Guide The Rare Earth Elements: Fundamentals and Applications (EIC Books)

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The Rare Earth Elements

Brand New!. Seller Inventory BTE Publisher: Wiley , This specific ISBN edition is currently not available. View all copies of this ISBN edition:. Synopsis About this title Lanthanides are of great importance for the electronic industries, this new book from the EIBC Book Series provides a comprehensive coverage of the basic chemistry, particularly inorganic chemistry, of the lanthanoid elements, those having a 4f shell of electrons.

From the Back Cover : Lanthanides [or Lanthanoids] are the elements with atomic numbers 57 to 71 on the Periodic Table. Buy New View Book. These are all naturally occurring elements, and chemists were able to discover and isolate them by studying a wide variety of different minerals from around the world, like elemental prospectors hunting out new finds.

But since the mids chemists have learned to control nuclear reactions to generate their own elements in effect, achieving transmutation and the dreams of the alchemists. So far, 24 elements have been artificially crafted; extending the bottom row of the periodic table with new creations. These elements do not exist naturally on Earth — their atomic nuclei are so swollen and unstable that they rapidly undergo radioactive decay or nuclear fission to break down again to other elements.


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The last, element , was only formally named in November oganesson. Scientists are now contemplating a bold prospect: starting a whole new, eighth row of the periodic table and entering completely uncharted territory right at the extremities of the chemical world. These synthetic elements have no applications — they can only ever be made in absolutely trace amounts, and they rapidly decay — but concern is mounting about the growing scarcity of many exotic elements that have become utterly critical to the workings of our modern world.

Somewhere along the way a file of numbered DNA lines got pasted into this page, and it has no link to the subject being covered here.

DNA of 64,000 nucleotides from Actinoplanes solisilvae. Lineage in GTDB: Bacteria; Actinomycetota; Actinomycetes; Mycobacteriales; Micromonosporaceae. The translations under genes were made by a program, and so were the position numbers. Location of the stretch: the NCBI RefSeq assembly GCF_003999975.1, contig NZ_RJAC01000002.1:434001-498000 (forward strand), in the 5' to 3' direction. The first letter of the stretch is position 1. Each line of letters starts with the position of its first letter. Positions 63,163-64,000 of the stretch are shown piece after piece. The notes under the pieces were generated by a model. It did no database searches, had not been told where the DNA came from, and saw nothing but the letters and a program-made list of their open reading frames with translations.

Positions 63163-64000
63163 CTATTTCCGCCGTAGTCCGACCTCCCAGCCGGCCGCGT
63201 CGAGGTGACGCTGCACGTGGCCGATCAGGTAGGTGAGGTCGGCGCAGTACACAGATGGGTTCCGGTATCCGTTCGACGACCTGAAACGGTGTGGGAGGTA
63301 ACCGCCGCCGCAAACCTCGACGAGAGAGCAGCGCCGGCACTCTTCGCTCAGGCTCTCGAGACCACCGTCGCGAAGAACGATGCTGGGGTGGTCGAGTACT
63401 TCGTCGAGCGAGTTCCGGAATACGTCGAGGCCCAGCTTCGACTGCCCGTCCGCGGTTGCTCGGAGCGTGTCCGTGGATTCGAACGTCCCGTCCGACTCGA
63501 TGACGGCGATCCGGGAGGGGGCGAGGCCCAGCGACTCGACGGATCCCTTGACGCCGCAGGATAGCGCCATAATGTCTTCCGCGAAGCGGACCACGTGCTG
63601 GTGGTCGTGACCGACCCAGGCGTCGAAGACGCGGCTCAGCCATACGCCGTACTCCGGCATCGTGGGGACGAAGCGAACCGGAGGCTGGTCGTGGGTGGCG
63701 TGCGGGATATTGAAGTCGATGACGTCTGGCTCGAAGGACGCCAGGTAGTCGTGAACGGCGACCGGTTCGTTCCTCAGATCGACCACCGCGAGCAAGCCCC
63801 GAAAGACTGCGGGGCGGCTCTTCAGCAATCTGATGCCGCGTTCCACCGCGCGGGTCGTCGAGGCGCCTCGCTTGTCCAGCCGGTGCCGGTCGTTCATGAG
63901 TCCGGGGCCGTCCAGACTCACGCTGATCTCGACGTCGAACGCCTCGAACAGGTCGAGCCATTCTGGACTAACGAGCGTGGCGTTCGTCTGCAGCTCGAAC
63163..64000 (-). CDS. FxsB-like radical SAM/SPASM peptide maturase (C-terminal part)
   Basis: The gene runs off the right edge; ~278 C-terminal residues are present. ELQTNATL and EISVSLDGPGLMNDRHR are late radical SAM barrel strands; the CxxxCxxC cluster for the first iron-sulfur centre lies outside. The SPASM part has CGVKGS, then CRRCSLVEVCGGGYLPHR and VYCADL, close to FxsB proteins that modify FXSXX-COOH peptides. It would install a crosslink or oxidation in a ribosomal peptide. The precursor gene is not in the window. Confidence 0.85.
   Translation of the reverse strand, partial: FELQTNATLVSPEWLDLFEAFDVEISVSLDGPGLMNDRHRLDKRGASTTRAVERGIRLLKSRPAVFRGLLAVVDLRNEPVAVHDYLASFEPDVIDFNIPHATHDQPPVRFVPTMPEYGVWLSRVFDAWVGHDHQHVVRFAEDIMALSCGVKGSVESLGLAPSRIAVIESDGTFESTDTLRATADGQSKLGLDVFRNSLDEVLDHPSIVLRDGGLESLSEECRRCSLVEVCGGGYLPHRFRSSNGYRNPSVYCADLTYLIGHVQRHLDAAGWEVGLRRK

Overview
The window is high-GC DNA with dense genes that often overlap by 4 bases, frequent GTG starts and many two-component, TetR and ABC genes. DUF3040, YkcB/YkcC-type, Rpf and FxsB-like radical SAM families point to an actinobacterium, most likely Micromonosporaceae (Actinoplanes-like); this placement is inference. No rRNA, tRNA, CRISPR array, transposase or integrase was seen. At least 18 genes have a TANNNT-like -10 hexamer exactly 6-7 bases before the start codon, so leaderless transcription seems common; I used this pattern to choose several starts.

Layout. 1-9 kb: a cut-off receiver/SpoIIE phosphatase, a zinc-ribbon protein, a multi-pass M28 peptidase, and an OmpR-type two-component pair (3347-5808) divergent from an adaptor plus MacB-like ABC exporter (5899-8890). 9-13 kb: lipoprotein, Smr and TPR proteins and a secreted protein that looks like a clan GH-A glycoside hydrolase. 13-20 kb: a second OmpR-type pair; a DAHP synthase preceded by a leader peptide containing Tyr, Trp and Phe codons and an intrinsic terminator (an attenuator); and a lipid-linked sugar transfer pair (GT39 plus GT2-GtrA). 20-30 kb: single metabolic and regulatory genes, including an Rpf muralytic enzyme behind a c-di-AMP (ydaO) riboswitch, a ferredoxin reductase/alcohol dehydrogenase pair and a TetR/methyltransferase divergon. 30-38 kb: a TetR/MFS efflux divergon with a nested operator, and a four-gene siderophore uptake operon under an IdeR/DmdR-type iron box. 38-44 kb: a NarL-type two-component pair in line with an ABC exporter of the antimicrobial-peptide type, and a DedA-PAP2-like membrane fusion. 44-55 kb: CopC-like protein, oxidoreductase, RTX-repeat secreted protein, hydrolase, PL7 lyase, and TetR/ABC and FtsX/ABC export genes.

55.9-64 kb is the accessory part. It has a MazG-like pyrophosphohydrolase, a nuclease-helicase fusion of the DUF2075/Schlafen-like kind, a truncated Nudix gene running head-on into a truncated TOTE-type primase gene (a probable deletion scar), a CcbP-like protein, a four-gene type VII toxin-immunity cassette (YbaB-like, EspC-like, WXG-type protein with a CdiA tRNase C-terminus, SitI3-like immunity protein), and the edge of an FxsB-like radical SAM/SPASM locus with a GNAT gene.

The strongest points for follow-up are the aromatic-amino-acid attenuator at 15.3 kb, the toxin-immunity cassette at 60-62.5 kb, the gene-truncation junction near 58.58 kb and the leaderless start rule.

Our repertoire has begun to diversify over the past century or so, with the widespread use of aluminium and other new metals. But in the past few decades the number of different metals we wield in our technological society has absolutely exploded. A modern smartphone contains more than 30 different elements. These include carbon and hydrogen in the plastic casing, silicon for the microchip wafers, and copper wiring and gold contacts. But there are also small amounts of a large number of other metals, each exploited for its own particular electronic properties, or for the tiny, powerful magnets used in the speaker and vibration motor.

This means that if you own a smartphone, you have in your pocket a substantial fraction of all the stable elements of the periodic table. So too do the high-performance alloys used in the turbines of a power station or aircraft jet engine, or the reaction-accelerating catalysts that we use in industrial chemistry for refining oil, producing plastics or synthesising modern medicinal drugs.

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Yet most of us have never even heard of many of these critical metals — elements with exotic names like tantalum, yttrium or dysprosium. The concern is that unlike widespread resources like iron or nitrogen, several of these elements crucial to the modern world may become prohibitively scarce. These have become known as the endangered elements. Chemistry World. Education in Chemistry. Open Access.

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  • The Rare Earth Elements: Fundamentals and Applications.
  • The Rare Earth Elements: Fundamentals and Applications.
  • Issue 40, Previous Article Next Article. From the journal: Chemical Communications. Structural and electrochemical characterization of a cerium IV hydroxamate complex: implications for the beneficiation of light rare earth ores.

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